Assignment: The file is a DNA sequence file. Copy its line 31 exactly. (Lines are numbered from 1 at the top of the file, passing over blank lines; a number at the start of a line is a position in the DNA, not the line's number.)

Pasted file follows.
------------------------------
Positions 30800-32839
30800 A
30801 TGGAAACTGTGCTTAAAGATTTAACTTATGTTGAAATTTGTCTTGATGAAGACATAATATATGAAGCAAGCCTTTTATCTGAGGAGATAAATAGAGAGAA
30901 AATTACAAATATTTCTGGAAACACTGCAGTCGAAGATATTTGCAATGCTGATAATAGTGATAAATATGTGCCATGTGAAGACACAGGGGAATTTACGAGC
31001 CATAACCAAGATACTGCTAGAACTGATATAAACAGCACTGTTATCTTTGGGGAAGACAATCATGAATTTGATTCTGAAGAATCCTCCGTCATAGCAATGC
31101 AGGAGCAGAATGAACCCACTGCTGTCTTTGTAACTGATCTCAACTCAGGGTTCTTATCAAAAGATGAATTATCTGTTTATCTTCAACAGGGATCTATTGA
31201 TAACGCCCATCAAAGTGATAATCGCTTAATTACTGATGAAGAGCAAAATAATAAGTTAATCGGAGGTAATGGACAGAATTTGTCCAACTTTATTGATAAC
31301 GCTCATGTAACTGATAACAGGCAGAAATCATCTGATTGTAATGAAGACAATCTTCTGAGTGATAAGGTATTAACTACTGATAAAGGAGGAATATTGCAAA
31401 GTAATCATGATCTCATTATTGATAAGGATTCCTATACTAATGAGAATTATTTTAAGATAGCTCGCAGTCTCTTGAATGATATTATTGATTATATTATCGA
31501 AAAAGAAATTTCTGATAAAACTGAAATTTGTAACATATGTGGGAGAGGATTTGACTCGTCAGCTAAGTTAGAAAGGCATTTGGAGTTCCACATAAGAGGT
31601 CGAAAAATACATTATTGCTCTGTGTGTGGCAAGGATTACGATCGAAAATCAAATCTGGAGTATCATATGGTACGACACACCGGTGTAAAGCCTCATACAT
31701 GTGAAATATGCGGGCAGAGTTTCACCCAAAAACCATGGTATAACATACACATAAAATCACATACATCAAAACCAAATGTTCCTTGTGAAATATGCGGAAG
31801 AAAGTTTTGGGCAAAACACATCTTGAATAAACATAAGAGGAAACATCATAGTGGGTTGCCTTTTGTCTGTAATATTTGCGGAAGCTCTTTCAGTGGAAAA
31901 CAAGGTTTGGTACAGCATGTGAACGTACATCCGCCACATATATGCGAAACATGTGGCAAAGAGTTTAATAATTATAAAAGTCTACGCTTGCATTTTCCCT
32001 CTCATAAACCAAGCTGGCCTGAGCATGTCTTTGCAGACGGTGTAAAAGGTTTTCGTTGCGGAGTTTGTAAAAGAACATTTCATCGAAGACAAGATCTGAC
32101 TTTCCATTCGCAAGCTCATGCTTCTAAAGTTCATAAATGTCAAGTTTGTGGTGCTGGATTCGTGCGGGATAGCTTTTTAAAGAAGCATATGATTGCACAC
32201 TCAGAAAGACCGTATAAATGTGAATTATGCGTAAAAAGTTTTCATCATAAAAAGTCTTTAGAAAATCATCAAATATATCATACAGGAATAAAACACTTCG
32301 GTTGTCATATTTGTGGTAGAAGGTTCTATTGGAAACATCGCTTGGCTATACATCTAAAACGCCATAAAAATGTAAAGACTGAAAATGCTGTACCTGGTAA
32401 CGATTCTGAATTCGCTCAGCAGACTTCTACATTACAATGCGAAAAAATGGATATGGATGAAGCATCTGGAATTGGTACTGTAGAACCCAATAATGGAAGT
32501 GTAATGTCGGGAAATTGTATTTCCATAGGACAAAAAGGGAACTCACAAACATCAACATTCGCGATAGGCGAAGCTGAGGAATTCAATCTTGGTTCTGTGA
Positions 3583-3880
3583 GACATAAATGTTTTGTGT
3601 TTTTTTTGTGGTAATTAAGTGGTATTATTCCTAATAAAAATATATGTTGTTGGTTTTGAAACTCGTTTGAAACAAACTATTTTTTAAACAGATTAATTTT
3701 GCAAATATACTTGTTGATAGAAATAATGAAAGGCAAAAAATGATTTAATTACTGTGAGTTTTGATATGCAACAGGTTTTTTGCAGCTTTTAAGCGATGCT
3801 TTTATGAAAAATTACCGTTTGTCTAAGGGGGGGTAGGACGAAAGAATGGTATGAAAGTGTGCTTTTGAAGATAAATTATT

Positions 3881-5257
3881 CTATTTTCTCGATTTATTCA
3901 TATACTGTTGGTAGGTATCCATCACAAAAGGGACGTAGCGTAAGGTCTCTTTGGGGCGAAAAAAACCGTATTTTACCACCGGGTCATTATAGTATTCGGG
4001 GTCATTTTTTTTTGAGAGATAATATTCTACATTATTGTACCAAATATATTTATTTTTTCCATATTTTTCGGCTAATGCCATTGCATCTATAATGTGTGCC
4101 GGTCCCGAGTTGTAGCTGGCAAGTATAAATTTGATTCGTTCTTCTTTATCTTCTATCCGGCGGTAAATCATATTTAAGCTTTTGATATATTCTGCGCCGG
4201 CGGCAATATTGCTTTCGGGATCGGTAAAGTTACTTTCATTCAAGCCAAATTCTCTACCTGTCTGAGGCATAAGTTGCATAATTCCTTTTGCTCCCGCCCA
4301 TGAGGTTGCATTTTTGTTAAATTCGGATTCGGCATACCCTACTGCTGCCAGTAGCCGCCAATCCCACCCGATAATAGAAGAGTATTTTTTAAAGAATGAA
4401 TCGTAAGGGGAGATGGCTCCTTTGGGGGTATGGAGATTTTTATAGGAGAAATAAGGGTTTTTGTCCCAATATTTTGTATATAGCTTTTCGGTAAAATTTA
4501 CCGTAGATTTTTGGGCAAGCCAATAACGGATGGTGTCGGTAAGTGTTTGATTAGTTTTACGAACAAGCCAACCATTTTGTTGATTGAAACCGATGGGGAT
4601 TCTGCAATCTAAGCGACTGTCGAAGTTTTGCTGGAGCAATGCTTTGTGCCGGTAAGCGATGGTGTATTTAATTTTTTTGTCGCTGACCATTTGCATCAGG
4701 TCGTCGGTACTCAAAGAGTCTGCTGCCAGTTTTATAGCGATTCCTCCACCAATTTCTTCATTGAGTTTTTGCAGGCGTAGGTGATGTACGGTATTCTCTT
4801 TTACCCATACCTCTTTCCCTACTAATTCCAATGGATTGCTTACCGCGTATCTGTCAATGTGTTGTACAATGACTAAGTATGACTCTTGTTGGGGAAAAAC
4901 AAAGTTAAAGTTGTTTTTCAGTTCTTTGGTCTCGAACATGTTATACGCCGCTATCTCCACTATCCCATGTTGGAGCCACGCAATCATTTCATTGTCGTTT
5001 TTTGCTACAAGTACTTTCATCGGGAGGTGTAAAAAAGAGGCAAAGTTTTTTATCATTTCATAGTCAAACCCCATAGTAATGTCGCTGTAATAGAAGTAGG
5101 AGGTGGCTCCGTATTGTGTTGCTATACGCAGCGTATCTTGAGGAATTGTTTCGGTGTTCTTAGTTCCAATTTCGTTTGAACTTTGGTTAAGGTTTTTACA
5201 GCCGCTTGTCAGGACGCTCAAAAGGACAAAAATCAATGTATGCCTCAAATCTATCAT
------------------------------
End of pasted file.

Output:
4201 CGGCAATATTGCTTTCGGGATCGGTAAAGTTACTTTCATTCAAGCCAAATTCTCTACCTGTCTGAGGCATAAGTTGCATAATTCCTTTTGCTCCCGCCCA